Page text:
Many state and local officials struggle to communicate the business of government to residents, particularly when presenting information about how taxpayers’ money is allocated and spent. Traditionally, financial information has been presented in forms accessible only to trained accountants — reams of information, which, though vital, have little meaning for the average person. In response, some states and local governments are adopting citizen-centric reports to more easily and effectively communicate financial information to residents.
This year, the Alexandria, Va.-based Association of Government Accountants (AGA) surveyed the general public on the effectiveness of government fiscal reporting. A vast majority of the respondents, 89 percent, said that, as taxpayers, they are entitled to transparent financial management information, and 57 percent said that government has an obligation to provide it. They further indicated that government is failing to meet its financial management reporting needs, and that poor performance has created a problem of trust between residents and their governments. The survey showed that governments need new innovative means of communication to overcome those challenges.
The AGA’s Citizen-Centric Reporting Program is intended to foster innovative means of communication. The program is part of AGA’s “Advancing Government Accountability” campaign, which educates policymakers and the public on governmental transparency, and urges local and state officials to explain their financial workings to the public in clear terms. The Citizen-Centric Reporting Program is a practical element of the campaign, encouraging the use of snapshot reports of government finances to supplement traditional financial information.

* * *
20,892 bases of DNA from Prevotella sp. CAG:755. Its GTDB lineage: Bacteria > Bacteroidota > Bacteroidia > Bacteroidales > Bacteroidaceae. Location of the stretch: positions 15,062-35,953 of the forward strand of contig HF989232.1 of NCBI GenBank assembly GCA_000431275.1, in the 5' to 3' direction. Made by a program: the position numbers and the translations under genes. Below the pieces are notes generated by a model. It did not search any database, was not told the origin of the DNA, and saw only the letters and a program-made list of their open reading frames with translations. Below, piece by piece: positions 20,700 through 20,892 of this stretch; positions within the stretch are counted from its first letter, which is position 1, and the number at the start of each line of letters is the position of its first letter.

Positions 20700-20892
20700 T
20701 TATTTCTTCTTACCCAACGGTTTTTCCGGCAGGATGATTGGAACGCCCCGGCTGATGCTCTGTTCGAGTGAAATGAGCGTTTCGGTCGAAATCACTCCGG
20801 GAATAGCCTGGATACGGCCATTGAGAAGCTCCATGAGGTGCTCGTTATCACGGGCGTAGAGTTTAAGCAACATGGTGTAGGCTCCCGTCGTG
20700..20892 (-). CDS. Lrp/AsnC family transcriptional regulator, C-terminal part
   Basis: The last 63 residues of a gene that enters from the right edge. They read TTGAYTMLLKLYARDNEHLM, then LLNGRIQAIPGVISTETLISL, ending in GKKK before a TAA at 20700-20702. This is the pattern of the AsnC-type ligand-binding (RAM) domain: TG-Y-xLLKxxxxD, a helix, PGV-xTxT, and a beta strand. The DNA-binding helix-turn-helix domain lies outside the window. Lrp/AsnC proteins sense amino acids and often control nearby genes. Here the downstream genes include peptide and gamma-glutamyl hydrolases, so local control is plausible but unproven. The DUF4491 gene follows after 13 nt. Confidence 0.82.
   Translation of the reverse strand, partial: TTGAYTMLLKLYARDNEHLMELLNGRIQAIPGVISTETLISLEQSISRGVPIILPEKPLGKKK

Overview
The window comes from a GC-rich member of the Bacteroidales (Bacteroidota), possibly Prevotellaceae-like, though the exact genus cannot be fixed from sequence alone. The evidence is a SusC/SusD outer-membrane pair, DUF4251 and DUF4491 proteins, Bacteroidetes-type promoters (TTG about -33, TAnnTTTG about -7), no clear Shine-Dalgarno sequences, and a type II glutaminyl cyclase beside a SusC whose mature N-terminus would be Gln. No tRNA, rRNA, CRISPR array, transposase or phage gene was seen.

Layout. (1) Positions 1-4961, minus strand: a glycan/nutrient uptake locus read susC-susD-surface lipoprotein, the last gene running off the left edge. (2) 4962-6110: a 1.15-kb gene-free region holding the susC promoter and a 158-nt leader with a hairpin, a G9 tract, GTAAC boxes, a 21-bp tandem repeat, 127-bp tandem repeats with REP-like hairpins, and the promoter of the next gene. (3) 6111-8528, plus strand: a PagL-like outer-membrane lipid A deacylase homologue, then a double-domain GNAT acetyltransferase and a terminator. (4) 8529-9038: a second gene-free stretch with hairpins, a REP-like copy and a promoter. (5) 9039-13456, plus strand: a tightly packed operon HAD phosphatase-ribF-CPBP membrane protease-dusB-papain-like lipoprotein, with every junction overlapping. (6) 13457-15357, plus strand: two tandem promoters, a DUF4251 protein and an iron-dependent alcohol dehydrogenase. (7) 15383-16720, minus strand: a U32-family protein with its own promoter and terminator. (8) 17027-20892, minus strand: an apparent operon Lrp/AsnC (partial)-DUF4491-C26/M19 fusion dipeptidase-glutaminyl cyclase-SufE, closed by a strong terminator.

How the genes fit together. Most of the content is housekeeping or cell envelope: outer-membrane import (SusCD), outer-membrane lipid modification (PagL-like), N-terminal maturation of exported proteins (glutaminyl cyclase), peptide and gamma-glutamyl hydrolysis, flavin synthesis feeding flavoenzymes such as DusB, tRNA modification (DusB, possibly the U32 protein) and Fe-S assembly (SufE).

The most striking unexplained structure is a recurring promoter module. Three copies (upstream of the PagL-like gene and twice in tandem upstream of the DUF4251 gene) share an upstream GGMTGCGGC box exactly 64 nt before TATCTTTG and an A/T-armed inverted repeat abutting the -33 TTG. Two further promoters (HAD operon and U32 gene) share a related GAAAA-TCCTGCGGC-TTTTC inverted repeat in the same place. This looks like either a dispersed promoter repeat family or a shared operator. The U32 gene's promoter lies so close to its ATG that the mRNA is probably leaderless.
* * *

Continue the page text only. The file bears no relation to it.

Citizen-centric reports detail government finances in a visually appealing, clear and straightforward four-page document. The standard format shows community information — such as population figures, regional characteristics and government goals for the community — on the first page, and the second page presents a performance report on key missions and service. The third page details cost and revenue information, and the fourth looks forward to the year ahead.
In late June, South Carolina became the latest government body to issue a four-page snapshot of its finances. The report drew attention from the public and was welcomed by groups such as the South Carolina Policy Council, a local think-tank focused on advancing the principles of limited government and free enterprise.
Recently, the Department of the Interior became the first federal department to complete a citizen-centric report, and AGA officials expect the Department of Defense and the U.S. Coast Guard to follow. All state and local governments can easily implement the standard reports to share their valuable financial information with residents.
The author is the executive director of the Alexandria, Va.-based Association of Government Accountants.